the power of “real”

Or, why Shift has necessarily evolved into a “personal blog.”

To write or not to write, that is the question.

Actually, no. That’s not the question. The answer is always, “Write.” There’s no point in asking questions you already know the answer to. (Unless, of course, you’re asking to reaffirm what you already know. In that case, by all means, ask the question . . . )

No, the question is: what to write about?

Soooo many things.

There are the controversial, disheartening topics, of course — the Cosby verdict, the Trump administration, the Waffle House shooting, the Kate Middleton vs. Meghan Markle comparisons . . . Or there is the avoidance of these subjects: the travel posts, the love poems, the movie reviews, the short fiction. There is a place for all of these, certainly, but lately it seems I’ve been trending towards my own life experience.

Why? Maybe because my life experience is the only thing I can claim to be an expert on. And, also, maybe because I’m tired of bullsh*t.

Interestingly, I didn’t start Shift with the term “personal blog” in mind. I started it to share stories from my time abroad. As time has gone on, however, I’ve realized: how can good writing be anything but personal? Everything we do is personal, and to deny the power of our experience is to negate our humanity and potency as people. There is power in vulnerability: vulnerability is the bridge to connection.

That said, vulnerability is also scary as sh*t.

brene-brown-quotesTake, for example, my last post. Do you think it was easy for me to admit that I didn’t receive an offer of funding the first time I applied to school? Hell no! It was embarrassing and made me feel “less than.” But I thought it was worth sharing because, well, what’s the value of a goal if it’s not worth fighting for?

In fact, the more terrified I am after I post something, the better my writing usually is, and the better my post is received. I find this telling. Readers can sense pretense and appreciate authenticity. At least I know I do . . . I also get tired of reading articles about things I should and shouldn’t be doing or concepts that are plain common sense. Give me something real, people. Don’t give me guilt trips.

Of course, this world is a scary place, and I would never “bare all” on my blog. Oversharing does not equal vulnerability, and there are obvious lines that should not be crossed. But the walls we build and the facades we live behind are toxic to ourselves and our fellow humanity. I have never felt better than, when admitting something I’ve struggled with on my blog, I’ve managed to touch someone else.

It makes me feel less alone.

..

Note: In trying to uncover images to accompany this post, I’ve found quite a few quotes from researcher Brené Brown and others that resonate with me. I’m sharing them here for your perusal.

 

..

All images courtesy of the world wide web. Featured image by Olivier Tallec from Louis I, King of the Sheep.

 

to begin again

me2I hesitate to start this post. I don’t want to make pre-broken promises. I am broken, so how can my words be anything but?

I’ve never lost my passion for writing. But I have, from time to time, lost my voice. It gets buried within — too deep to find; too deep to retrieve. Clear writing takes clear thinking; for me, it takes fervor, too. I cannot write about something I don’t care about. Or, rather, I don’t want to.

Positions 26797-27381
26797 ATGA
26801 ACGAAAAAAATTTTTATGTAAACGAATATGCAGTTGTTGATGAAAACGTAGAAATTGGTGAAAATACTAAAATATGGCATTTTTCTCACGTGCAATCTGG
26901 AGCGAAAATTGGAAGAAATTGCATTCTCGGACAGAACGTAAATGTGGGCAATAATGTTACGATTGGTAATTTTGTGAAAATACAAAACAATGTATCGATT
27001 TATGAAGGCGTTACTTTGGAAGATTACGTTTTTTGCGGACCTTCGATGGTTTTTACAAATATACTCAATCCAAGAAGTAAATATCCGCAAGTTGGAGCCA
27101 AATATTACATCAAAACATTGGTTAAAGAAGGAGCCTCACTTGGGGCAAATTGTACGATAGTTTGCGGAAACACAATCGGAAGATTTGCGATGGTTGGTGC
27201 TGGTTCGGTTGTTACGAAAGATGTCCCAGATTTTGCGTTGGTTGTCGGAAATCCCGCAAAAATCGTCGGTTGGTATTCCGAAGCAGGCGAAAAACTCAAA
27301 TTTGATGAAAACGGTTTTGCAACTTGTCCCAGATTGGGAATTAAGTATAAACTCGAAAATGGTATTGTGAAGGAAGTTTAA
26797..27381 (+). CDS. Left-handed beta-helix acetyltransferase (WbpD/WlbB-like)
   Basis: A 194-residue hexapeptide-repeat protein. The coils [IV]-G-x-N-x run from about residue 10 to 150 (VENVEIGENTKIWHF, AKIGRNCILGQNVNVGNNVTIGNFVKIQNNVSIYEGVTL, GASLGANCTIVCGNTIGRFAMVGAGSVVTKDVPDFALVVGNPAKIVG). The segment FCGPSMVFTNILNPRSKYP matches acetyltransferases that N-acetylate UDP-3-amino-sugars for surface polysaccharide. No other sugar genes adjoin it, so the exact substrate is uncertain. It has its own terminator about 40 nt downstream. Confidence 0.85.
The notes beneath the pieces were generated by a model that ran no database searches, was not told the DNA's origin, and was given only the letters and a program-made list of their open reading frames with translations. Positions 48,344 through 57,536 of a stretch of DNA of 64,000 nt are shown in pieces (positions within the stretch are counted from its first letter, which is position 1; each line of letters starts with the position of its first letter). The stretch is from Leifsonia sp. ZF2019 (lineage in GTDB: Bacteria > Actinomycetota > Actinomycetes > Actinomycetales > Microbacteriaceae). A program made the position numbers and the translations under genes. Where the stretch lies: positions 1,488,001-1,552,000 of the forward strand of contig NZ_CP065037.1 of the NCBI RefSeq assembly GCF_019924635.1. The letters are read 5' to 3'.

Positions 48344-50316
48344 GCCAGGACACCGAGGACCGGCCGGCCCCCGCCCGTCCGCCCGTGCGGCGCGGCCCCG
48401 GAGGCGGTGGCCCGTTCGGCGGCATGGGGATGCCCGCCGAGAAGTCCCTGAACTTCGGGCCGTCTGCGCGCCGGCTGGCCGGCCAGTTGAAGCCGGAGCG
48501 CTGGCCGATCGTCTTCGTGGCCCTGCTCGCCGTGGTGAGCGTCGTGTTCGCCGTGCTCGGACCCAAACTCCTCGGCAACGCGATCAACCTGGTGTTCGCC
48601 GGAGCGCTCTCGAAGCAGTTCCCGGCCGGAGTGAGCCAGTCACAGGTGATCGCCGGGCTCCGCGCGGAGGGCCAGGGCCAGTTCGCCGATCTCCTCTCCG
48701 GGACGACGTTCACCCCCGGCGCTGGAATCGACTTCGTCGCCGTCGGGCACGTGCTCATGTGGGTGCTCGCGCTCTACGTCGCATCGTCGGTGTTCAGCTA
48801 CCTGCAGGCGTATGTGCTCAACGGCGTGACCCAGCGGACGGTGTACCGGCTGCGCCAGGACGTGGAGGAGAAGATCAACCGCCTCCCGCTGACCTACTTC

But life has taken some twisty turns lately. It’s been hard to find my way, so different has the labyrinth been from the straightaway I’d imagined.

Decisions have been harder, too — and more life-altering. I’m in my thirties now. I can no longer afford the luxury of screwing up.

And so I’m taking take baby steps. I’ve always been a thinker, and I’m bordering on being over-analytical now. Not to say I can’t make decisions, but . . . when I get to the end of my maze, I want to know I navigated its zigzags the best that I could.

And I want you to know, too — those who have joined me, those who have cared; those who have stayed with me long enough to watch me try (again and again and . . .) to

begin again.

 

p.s. Thank you, those of you, who have reached out to me in my silence. You encouragement means more than you know.

times are tough, but i’m in luck!

5081

True that, yo!

It occurred to me, as I was reading the headlines this morning, just how lucky I am. I have a roof over my head and enough food to eat. I have a job and a loving boyfriend. (Believe me, he puts up with a lot.) I have family close by and friends near and far. I have use of all four limbs and my hearing and eyesight. I have it good.

I am often quite hard on myself, but, the truth is, when comparing myself to others (which I shouldn’t do — I know, I know), I only look to those I consider my betters. Those with more money, more life experiences; those who have things “all figured out,” those I consider better looking. I forget to check myself and look at all of humanity and just how many people out there I can help, or would, or should. Continue reading

dr. suess, you silly goose!

dr__seuss___pencil_portrait_by_mattlawrencestudio-d5dpzerDr. Suess turned 111 earlier this month. Well, he would have if he were still alive. But in elementary schools around the nation, his birthday is still celebrated. March 2nd every year means Dr. Suess stories, silly hats, green eggs and ham, and much more.

I haven’t read Dr. Suess in years, and, to be honest, I don’t remember reading him much in the first place. But this past week Lacy asked me to read with her at school, and the truth is, I was touched. Dr. Suess was a talented man and wrote and illustrated seemingly silly stories that — deep down — served a much greater purpose.

Below are a few of this most famous quotes. Many of them spoke to me. Do any speak to you? Continue reading